JTA — An Israeli professor was asked by the host of a French TV news show why he publicly identifies his religion by wearing a kippa in a clip that went viral on Wednesday.
“Many people are asking, why a professor wears a religious symbol in our studio,” the host of CNews pressed Dr. Cyrille Cohen, head of immunology at Bar Ilan University, who was invited to discuss vaccine effectiveness against the COVID-19 virus.
“For transparency, I wear it every day, I did not put it on especially for this show,” he responded with an air of confusion.
But French-Jewish journalist Elisabeth Levy, who was also a guest on the panel, pushed further.
“You understand, don’t you, that our non-religious way of life is discrete. It’s not against religion, but you should keep your religion to yourself,” the hard-right journalist said.
“My name is Cohen! Why would you want me to ‘keep my religion to myself’? I’m coming from Israel,” Cohen responded in exasperation.
"קוראים לי כהן, אני מישראל, אני עם כיפה"
הבנתי שהקטע הזה וויראלי למדיי בצרפת, הנה תרגום לעברית: פרופ' סיריל כהן הישראלי בא להתראיין בערוץ צרפתי כרופא, ונשאל מה פתאום הגיע לאולפן עם כיפה… pic.twitter.com/6v0YM7ZnS5
— סיון רהב מאיר Sivan Rahav Meir (@SivanRahav) December 7, 2022
A clip of the video drew quick condemnation on Twitter. “Is this 1930s Europe?” tweeted Israeli journalist Emily Schrader.
Cohen later told the Kan public broadcaster that while the interaction had been uncomfortable, he did not harbor any ill-will toward Levy or others at the network. He said he’d happily return as a panelist as he has in the past but would do so with his kippa.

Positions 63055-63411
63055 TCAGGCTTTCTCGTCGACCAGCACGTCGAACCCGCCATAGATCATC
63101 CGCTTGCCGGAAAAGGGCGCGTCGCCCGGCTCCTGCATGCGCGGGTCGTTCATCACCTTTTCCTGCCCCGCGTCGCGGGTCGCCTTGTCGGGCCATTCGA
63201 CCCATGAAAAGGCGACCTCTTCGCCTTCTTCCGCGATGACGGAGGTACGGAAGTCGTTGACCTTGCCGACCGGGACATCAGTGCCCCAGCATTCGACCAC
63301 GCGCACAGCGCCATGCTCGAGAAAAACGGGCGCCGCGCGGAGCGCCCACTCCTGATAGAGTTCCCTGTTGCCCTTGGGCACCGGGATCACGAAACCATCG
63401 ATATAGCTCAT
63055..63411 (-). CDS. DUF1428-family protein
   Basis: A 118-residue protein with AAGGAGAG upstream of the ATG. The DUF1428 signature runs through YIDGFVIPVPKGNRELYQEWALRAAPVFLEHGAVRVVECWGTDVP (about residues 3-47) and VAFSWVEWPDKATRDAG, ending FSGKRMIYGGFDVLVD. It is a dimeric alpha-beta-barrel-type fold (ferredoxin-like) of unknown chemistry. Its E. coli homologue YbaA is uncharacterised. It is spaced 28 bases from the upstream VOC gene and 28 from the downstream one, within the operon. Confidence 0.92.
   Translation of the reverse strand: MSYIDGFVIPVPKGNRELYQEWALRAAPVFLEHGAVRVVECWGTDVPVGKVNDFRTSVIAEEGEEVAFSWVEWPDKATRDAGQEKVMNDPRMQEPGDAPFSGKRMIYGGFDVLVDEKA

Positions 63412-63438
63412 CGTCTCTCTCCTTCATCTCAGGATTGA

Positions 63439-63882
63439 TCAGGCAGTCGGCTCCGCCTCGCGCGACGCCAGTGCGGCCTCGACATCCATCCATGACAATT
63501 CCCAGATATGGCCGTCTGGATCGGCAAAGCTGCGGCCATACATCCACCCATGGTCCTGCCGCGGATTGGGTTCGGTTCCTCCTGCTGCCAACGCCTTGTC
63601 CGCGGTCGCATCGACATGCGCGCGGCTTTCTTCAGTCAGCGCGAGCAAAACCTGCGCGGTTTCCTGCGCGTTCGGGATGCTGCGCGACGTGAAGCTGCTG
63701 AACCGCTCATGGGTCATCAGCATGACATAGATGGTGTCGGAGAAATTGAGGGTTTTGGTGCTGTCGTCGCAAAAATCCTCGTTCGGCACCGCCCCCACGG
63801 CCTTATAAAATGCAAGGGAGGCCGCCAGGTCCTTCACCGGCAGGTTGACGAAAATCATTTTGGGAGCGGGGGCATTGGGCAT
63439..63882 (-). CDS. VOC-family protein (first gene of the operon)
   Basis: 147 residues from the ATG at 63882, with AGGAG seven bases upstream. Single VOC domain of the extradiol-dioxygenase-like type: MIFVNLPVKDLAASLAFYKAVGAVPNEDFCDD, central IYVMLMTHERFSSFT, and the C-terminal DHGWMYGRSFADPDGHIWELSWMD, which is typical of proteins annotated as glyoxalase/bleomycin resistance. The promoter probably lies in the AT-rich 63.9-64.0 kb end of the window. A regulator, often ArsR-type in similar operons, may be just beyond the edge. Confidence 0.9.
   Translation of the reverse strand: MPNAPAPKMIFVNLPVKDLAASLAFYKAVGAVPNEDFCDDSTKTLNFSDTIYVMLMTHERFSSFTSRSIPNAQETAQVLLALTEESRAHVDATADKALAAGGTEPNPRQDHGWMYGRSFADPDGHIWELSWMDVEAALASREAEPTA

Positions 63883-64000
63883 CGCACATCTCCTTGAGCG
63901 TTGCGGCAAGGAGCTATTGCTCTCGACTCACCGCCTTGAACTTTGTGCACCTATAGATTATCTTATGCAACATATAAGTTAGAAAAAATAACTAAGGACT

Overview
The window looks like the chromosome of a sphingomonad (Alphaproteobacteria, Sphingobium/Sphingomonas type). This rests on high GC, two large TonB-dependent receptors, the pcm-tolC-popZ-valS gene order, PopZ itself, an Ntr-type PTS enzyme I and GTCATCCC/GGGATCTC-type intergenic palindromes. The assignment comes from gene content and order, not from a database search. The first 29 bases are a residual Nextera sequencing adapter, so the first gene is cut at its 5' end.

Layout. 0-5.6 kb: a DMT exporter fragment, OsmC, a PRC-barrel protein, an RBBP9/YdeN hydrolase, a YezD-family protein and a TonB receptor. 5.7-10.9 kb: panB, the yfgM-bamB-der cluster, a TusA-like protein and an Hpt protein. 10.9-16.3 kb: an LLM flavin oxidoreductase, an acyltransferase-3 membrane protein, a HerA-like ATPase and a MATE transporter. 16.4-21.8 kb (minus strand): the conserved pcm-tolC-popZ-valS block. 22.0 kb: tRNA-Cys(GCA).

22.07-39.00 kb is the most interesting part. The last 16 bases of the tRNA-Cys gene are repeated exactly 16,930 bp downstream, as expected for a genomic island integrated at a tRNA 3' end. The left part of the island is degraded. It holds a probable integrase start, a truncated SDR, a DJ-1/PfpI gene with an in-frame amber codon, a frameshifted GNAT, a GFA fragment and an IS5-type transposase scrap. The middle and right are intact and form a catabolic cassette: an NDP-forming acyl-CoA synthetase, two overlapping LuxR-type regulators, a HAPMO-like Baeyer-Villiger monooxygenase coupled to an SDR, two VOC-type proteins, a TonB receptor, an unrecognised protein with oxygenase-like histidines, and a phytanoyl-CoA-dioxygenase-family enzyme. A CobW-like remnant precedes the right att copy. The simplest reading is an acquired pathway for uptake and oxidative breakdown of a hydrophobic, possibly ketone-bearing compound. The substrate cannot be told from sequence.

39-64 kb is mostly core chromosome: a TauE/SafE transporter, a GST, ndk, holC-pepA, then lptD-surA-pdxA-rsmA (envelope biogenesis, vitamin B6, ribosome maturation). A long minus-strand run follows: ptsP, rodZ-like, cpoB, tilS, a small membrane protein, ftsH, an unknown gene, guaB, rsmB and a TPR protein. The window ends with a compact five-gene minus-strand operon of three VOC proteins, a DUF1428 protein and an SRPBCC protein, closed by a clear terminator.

The professor recognized that religious head coverings are banned in government buildings, but he said he found no reason to remove his kippa in a TV studio.
Though brief, the exchange illustrated the starkly different perspectives on religious expression in France, the United States and elsewhere in the western world. “Laicite,” or secularism, rather than religious freedom, is enshrined in the first article of the French constitution, which also protects the free exercise of religion. The term has long been understood to imply a strict separation between the private sphere, where religion is accepted, and the public, where it is discouraged.
Religious minorities have complained that French secularism is often gentler with displays of Christianity, than other faiths.
“If a priest came in here would you ask him to take off his cross, if the pope, would you have him take off his cross and head covering?” Cohen said in the exchange.
Since 2004, French public schools have banned all personal displays of religion, including both crosses and yarmulkes. In 2009, debate erupted after a woman was banned from swimming in a public pool while wearing a bathing suit in line with some Islamic interpretations of modesty laws. In 2016, the swimsuit nicknamed a “burkini” was banned by the mayor of Cannes, a beach town.
French Jews also came up against the government’s strict adherence to laicite when a hearing in the trial of suspects involved in the 2015 shooting at a Paris Kosher supermarket, which killed four Jews, was scheduled on Yom Kippur. The French judiciary refused to change the date after requests by the families of the victims, citing laicite.
Times of Israel staff contributed to this report